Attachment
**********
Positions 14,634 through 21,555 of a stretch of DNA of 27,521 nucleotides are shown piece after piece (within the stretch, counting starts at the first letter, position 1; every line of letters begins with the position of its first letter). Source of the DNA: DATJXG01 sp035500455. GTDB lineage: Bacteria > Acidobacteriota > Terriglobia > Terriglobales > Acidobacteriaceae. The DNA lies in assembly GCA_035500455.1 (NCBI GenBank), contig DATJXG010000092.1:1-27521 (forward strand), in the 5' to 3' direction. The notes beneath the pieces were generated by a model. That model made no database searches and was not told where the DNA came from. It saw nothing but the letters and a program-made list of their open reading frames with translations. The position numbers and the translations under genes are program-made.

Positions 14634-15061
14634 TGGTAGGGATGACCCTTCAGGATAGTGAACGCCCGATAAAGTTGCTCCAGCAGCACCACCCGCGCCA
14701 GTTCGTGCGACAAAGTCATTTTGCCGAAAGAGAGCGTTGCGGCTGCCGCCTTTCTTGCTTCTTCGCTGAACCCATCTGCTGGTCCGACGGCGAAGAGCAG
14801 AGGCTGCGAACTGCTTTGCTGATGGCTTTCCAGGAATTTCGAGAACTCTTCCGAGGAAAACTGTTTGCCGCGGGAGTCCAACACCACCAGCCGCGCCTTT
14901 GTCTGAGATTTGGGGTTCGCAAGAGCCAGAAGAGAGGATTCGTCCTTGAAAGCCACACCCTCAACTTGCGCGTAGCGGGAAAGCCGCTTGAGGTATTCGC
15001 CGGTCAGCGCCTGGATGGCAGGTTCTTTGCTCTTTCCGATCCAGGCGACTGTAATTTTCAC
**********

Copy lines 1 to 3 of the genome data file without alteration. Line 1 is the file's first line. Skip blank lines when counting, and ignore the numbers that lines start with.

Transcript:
Positions 14,634 through 21,555 of a stretch of DNA of 27,521 nucleotides are shown piece after piece (within the stretch, counting starts at the first letter, position 1; every line of letters begins with the position of its first letter). Source of the DNA: DATJXG01 sp035500455. GTDB lineage: Bacteria > Acidobacteriota > Terriglobia > Terriglobales > Acidobacteriaceae. The DNA lies in assembly GCA_035500455.1 (NCBI GenBank), contig DATJXG010000092.1:1-27521 (forward strand), in the 5' to 3' direction. The notes beneath the pieces were generated by a model. That model made no database searches and was not told where the DNA came from. It saw nothing but the letters and a program-made list of their open reading frames with translations. The position numbers and the translations under genes are program-made.

Positions 14634-15061
14634 TGGTAGGGATGACCCTTCAGGATAGTGAACGCCCGATAAAGTTGCTCCAGCAGCACCACCCGCGCCA